Changes of any sort generate anxiety and stress. This is why the single best predictor of how well people are coping with remote work is whether they were working remotely before. There’s a big difference between people who opted for remote work prior to this crisis and are simply continuing, and those who were forced to switch. If your new normal looks a lot like your old normal, you are in luck. But since most people don’t fall into this category, and those affected are likely to have negative domino effects on those who should not be affected, the entire playing field is disrupted. People who have worked from home all along had to adjust to others who were forced to switch to virtual work, or forced to stop working altogether. There’s also been a significant divide in people’s ability to switch to remote work based on whether they have children or not.


Fourth, it is not possible to simply erase our evolutionary bandwagon and replace millions of years of in-person interaction with technologically mediated or virtual communications. If Zoom and similar tools have helped us recreate a certain degree of face-to-face experience, it’s as much thanks to technology as the power of human imagination. It is interesting that most of the technology we leverage, and perhaps even enjoy, is to replicate real-life experiences. But the general feeling is that virtual contact is just a cheap substitute for real contact, and most people prefer drinks to Zinks. Perhaps the future role for the office is to operate as a social theater where we can get our needed dose of in-person contact.


What people value most is flexibility. As a global ManpowerGroup report noted, the world of talent was trending toward the customization and personalization of work. This is incompatible with making everyone work remotely, not least when it interferes with personal and family arrangements. One result is that employers will soon differentiate themselves by their ability to offer choices.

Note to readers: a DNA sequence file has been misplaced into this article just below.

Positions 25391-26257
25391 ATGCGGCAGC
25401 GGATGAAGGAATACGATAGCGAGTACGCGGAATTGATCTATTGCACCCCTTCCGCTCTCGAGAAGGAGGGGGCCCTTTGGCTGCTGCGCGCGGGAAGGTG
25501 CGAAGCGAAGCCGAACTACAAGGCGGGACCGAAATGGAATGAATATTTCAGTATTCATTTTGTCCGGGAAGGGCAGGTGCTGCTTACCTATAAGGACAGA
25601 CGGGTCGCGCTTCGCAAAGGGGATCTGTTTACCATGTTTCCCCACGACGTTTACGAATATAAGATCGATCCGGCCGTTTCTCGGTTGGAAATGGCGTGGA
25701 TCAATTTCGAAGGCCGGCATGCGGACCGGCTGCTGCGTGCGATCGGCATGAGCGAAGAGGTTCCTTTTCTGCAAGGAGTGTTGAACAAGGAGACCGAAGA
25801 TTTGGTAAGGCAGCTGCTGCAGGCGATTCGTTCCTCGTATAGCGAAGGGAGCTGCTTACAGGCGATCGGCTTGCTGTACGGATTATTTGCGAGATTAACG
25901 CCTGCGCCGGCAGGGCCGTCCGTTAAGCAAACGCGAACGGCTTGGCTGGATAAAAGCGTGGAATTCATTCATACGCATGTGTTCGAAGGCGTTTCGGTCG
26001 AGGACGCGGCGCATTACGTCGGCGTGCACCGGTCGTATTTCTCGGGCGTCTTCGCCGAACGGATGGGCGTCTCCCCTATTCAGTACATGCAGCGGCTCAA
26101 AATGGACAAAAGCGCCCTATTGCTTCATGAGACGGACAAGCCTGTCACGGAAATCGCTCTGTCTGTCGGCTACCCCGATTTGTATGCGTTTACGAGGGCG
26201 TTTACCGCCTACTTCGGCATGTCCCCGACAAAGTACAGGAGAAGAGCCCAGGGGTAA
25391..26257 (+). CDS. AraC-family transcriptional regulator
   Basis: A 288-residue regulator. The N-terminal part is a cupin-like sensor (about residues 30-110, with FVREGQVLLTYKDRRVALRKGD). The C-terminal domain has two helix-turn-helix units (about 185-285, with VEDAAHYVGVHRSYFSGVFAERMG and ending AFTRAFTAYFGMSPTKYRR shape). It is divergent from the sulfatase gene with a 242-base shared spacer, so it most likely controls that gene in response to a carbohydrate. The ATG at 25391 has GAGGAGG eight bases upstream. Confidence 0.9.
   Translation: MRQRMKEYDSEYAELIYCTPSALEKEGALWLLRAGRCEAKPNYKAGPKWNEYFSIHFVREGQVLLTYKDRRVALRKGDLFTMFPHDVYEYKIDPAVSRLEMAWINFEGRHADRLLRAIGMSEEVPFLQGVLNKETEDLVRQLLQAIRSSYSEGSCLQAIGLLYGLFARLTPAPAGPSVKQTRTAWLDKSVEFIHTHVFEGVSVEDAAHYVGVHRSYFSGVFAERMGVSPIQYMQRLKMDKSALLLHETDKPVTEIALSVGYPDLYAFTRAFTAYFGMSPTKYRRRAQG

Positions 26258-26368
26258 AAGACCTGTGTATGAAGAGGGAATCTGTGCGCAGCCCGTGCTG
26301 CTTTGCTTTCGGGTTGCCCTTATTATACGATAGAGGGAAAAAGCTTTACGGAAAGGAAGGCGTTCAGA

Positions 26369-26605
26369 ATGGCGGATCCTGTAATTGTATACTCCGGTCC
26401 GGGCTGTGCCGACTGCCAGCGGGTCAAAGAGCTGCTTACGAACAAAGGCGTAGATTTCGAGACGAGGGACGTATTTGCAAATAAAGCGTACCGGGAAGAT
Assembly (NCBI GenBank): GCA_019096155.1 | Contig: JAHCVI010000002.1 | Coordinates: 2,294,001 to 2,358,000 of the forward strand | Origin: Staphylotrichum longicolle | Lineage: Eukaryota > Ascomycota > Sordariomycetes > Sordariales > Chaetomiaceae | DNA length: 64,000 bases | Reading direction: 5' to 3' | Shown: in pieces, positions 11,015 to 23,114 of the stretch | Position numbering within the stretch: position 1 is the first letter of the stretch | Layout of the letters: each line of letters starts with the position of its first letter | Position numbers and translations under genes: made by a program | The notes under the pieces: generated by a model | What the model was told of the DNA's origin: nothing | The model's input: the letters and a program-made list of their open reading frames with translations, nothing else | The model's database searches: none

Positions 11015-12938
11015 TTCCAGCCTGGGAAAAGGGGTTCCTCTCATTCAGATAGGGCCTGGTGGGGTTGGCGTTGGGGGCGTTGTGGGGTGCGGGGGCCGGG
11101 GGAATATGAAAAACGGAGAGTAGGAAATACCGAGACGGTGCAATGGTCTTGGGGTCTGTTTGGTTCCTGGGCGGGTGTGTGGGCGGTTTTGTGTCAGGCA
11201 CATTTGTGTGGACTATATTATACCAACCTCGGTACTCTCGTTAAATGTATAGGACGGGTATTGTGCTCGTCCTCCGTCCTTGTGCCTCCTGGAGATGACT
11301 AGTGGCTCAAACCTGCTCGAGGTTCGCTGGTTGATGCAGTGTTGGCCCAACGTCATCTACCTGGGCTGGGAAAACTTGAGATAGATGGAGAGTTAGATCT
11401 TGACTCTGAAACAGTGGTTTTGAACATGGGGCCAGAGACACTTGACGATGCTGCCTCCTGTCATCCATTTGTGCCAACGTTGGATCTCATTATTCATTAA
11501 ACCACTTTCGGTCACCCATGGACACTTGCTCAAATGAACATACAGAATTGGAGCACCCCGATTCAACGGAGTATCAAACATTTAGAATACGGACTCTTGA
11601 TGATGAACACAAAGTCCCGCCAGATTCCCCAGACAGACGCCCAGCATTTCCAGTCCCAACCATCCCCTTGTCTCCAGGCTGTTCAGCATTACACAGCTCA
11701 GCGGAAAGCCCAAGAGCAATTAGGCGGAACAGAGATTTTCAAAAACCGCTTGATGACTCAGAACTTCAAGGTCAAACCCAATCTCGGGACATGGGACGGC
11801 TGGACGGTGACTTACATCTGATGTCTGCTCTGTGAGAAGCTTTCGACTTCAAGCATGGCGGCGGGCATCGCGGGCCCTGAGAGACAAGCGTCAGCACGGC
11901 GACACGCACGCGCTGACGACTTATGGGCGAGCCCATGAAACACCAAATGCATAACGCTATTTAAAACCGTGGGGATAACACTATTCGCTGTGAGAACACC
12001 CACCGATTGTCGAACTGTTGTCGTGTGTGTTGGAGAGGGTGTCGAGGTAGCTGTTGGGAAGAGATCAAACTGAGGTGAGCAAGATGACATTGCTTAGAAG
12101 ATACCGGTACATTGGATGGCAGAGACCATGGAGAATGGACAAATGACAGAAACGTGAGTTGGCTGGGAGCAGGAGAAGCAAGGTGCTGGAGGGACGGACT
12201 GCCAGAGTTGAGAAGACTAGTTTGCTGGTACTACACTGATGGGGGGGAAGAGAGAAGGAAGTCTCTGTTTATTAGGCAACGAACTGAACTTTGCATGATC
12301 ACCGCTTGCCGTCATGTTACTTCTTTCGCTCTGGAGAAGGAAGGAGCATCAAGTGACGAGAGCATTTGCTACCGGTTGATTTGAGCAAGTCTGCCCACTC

Remote working has many advantages, which is why as many as 37% of the workforce adopted it even prior to the current pandemic. Academic research and large-scale data have long outlined the main benefits of remote working, from boosting productivity and work-life balance to reducing costs and time-wasting. Remote working helps to improve traffic congestion and, with it, the environment. We can also be hopeful that the big virtual reset will force organizations to improve their ability to measure employee performance, sanitizing and sterilizing office politics, making companies more meritocratic and talent-centric.

Let’s not forget that humans are remarkably resilient and adaptable and that the hardest and most difficult part of the challenge, to make the initial switch, has already been managed. The hope now is that we bounce back stronger and better after the crisis is over, or at least under control.</P

Read the full article here.
This content was originally published by Fast Company. Original publishers retain all rights. It appears here for a limited time before automated archiving. By Fast Company

Covid-19 – Johns Hopkins University